I wouldn't say we have no idea what photons are, we have a pretty good idea actually, photons are quantized wave packets of electromagnetic energy which propagate through the medium of space-time. The reason they have energy but no mass is because they are moving at the speed of light and therefore have an energy associated with their momentum. If you increase the velocity of any normal object it will actually gain mass and get heavier because you are adding energy to it and as we know E=mc^2. The math says that in order to reach the speed of light the mass of the object would have to become infinite, which is why anything with mass cannot reach the speed of light.

The photon is kind of tricky because it gets around this problem by having no mass in the first place. As you slow down a photon it will lose energy, and if you made the photon come to a complete stop it would have absolutely no energy, so the only energy a photon has is the energy due to it's velocity. So the photon can only exist while it's moving, but we also know that energy cannot be destroyed or created and that all forms of energy can be converted into any other type of energy, and this is precisely why photons have an impact on nature. If you focus a high enough energy laser on a small enough point in space you can actually create particles which have a mass out of the photons.


It takes a photon about 100.000 years to penetrate the sun, and when it leaves the surface eventually, it will travel forever in the direction it escaped, dying upon impact.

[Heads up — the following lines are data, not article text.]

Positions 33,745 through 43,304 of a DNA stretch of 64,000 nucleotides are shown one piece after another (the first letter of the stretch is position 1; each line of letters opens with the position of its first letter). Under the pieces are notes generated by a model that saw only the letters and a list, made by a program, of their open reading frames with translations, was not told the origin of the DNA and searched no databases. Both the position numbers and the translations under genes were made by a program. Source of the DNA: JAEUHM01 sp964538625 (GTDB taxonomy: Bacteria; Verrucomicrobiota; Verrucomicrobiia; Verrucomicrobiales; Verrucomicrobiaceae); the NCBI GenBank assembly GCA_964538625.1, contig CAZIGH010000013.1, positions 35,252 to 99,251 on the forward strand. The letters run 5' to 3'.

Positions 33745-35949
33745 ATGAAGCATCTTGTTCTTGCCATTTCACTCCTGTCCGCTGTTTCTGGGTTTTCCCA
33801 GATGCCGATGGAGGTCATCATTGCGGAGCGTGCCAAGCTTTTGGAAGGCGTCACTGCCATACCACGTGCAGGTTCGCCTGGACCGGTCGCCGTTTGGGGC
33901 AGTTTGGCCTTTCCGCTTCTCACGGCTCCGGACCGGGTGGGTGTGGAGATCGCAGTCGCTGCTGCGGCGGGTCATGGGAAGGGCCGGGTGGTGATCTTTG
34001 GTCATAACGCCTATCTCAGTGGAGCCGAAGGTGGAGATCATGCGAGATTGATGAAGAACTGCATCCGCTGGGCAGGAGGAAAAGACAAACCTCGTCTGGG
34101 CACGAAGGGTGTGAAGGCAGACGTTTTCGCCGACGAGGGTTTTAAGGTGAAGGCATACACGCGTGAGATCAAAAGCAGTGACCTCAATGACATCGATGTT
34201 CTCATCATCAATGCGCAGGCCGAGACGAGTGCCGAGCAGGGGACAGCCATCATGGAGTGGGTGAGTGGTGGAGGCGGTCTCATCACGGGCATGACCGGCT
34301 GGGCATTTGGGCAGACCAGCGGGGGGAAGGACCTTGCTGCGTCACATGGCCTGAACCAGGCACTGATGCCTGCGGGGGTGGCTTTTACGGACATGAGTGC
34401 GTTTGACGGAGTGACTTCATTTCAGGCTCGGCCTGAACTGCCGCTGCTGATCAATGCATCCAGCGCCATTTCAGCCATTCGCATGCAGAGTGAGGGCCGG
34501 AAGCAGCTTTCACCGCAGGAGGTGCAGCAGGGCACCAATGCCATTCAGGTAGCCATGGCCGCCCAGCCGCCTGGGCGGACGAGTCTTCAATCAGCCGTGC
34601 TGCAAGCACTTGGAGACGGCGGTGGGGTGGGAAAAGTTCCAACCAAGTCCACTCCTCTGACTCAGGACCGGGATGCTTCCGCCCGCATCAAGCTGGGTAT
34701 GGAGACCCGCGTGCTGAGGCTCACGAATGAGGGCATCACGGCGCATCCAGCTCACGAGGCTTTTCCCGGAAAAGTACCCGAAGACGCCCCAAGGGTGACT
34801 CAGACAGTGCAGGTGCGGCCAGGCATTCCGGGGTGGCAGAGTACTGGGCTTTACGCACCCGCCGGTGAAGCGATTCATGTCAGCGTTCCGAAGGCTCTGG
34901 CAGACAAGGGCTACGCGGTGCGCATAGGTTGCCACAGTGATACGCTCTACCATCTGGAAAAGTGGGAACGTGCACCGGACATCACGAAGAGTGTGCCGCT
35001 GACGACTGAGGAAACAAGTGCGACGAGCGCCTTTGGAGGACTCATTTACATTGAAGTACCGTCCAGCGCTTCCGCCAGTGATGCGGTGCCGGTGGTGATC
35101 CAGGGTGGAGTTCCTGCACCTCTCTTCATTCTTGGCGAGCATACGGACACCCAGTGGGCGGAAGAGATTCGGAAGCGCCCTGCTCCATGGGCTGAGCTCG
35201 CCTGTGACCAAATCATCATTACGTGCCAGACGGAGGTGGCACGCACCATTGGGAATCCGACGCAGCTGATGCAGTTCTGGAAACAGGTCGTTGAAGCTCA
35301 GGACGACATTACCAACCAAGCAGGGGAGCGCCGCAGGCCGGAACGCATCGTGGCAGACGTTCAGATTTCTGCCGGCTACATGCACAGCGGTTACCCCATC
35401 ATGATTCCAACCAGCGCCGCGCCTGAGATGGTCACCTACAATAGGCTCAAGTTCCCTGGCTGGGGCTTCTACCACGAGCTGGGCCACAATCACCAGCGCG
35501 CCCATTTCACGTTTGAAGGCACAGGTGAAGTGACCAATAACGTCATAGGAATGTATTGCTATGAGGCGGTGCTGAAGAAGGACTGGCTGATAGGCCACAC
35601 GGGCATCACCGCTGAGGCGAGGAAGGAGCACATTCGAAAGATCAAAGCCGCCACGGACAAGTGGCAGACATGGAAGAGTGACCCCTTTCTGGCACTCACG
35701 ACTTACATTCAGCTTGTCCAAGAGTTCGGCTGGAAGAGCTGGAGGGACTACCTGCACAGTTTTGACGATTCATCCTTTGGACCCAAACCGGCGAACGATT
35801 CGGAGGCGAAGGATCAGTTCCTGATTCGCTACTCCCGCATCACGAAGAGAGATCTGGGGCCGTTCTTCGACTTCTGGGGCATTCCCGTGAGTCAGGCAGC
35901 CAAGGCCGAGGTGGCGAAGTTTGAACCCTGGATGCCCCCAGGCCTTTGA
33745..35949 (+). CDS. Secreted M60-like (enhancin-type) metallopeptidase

Well like I said energy is never destroyed so it never really dies, it may be absorbed by an electron and then emitted by the material as heat energy (which btw is just photons in the Infrared spectrum). The photon doesn't really exist after it has been absorbed by the electron but the energy the photon held is now contained in the electron until the electron decides it wants to let go of that extra energy by emitting one or more photons and move back down to a lower energy state.

edit on 16/12/2014 by ChaoticOrder because: (no reason given)



posted on Dec, 16 2014 @ 11:18 PM
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a reply to: ChaoticOrder

Thanks for your contribution. Your Answers make me question even more.
So, photons exist as a wave of electromagnetism, or is it a wave of particles ? That imho, is the fundamental question.

If you follow the raytracer build in the videos, you will probably notice that PI is NEVER used..

Here is an animation just for the fun of it





posted on Dec, 16 2014 @ 11:47 PM
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a reply to: kloejen


So, photons exist as a wave of electromagnetism, or is it a wave of particles ? That imho, is the fundamental question.